We’d like to thank everyone who came out and all our sponsors for making it an awesome event. You can see a recap on Storify here: sfy.co/q012M
What an awesome weekend! Many thanks to everyone who participated – hackers, speakers, judges, sponsors, and observers. A thorough wrap-up will follow soon – for now, take a look at Willow’s amazing vizthink summary, which includes sketches of the demoed hacks!
A video feed of some of the opening talks, our hangout with Science Hack Day Guelph, and hack presentations are also on her YouTube channel!
If you’ve been vacillating on coming, please do! We’re got a huge number of attendees registered, but spots are still available.
Registration starts at 10am in B-100 of the Northwest Building (map below) – we’ll have bagels, coffee, and a chance to mingle and start planning hacks. Then at 11, we have a great lineup of speakers, followed by rapid-fire project pitches. After that, it’s 24 hours of designing, coding, building, and prototyping on projects that involve science. The full schedule is here. To get a feel for what people are talking about doing, check out our wiki for discussing hack ideas!
From Instructables and Tekla labs (which “enables scientists to construct their own high quality lab equipment using readily available, off the shelf items”) comes a truly awesome contest that’s perfect for science hackers: Build My Lab.
Tekla Labs has surveyed twenty labs from countries throughout Latin American and Africa to identify the specific equipment needs of researchers around the globe. We found that over 50% of researchers surveyed are in need of and would be willing to build their own:
microscopes, media rotators, fluorometers, sterilization equipment, spectrophotometers, PCR machines, incubators, water baths, hot plate/magnetic stirrers, pH meters, electrophoresis chambers, sonicators, UV lamps, tissue culture hoods, centrifuges, and ELISA plate readers.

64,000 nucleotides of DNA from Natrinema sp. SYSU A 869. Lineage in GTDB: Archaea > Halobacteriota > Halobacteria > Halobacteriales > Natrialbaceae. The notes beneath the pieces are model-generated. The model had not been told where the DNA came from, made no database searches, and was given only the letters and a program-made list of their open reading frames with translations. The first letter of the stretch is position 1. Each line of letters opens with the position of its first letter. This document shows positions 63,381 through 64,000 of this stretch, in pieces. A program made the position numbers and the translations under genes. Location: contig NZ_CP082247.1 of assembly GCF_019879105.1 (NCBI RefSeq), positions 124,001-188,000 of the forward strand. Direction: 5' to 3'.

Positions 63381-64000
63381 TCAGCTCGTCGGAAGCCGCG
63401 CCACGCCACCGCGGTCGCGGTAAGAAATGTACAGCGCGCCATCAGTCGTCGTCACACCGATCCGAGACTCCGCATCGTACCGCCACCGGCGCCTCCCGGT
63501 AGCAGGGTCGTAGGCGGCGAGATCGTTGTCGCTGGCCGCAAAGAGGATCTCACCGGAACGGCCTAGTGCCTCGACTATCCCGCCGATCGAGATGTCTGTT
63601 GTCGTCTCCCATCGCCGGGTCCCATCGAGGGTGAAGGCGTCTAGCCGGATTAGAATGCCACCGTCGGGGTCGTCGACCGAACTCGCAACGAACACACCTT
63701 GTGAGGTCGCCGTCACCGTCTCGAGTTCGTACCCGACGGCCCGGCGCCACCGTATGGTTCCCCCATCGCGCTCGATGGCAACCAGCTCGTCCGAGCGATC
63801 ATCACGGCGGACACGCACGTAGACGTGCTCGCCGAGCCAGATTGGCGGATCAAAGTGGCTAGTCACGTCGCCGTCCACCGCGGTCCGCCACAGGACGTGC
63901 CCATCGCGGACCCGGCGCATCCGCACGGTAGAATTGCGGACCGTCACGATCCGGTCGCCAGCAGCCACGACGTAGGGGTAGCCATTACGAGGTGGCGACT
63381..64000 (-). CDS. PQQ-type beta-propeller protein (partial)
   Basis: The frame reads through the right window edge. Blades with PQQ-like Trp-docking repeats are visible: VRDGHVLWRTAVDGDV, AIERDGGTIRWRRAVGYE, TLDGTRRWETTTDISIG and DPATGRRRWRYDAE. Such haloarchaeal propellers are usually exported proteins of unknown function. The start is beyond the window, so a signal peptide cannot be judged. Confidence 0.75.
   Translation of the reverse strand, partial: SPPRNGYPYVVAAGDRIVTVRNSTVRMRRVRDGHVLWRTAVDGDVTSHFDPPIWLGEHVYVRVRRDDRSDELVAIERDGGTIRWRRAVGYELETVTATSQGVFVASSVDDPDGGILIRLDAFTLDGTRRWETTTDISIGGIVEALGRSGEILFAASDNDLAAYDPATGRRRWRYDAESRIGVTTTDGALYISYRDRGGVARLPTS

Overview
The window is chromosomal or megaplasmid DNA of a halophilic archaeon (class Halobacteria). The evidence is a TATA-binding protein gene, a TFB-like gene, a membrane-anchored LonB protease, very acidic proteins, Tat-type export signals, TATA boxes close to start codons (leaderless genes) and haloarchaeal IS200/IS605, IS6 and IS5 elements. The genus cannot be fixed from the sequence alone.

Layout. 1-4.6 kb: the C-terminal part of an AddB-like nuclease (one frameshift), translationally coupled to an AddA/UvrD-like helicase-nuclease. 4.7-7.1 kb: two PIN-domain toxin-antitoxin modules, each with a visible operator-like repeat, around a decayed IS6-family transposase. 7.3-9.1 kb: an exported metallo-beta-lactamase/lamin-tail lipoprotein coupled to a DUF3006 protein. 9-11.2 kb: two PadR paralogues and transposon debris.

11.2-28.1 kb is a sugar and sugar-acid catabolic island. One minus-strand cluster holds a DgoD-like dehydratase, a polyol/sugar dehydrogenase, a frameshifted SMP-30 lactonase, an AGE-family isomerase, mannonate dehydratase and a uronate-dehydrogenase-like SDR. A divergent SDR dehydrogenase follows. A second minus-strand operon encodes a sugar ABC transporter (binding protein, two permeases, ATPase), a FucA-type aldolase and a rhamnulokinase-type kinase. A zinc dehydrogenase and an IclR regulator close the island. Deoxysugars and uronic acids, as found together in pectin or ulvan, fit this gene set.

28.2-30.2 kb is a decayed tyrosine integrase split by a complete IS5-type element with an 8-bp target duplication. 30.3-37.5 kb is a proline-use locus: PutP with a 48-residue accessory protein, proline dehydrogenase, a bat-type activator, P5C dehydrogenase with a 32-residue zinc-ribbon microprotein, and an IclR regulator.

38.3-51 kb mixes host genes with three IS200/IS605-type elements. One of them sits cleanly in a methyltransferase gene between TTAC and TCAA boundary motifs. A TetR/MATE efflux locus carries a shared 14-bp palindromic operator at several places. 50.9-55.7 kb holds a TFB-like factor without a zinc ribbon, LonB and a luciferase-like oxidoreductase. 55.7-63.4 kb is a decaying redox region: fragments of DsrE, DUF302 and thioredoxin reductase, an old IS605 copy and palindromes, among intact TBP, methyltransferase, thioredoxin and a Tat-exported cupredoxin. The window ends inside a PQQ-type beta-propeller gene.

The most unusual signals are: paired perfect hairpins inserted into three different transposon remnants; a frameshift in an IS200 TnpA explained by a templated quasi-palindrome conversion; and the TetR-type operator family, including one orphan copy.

By submitting a design for one of these pieces of equipment to our Instructables competition, you are not only eligible to win one of our grand prizes AND a 3D printer, but also will be providing a real life solution for a researcher in need!
The first Science Hack Day was held in London in June of 2010. Since then, dozens have followed, all across the world. In fact, this weekend, there’ll be a Science Hack Day in Guelph as well as Boston. We’re planning to set up a video portal between the two sites!
Yesterday, David Harris launched a beautiful website that will connect people interested in science hacking, citizen science, and changing scientific practices on a grander scale. wehackscience.org features forums, news articles, and resources for this community. Check it out!
Science Hack Day Boston is now less than a week away, and some participants are starting to plan their hacks! There’s over a dozen on the wiki now, including:
- Lego springs to Life (a Mindstorm liquid handler)
- Automate biometric data annotation (pulling out REM cycles from EEG data, etc)
- Open-access alternatives search tool (for suggesting alternatives to paywalled content)
Got an idea? You can make an account and add it to the wiki here.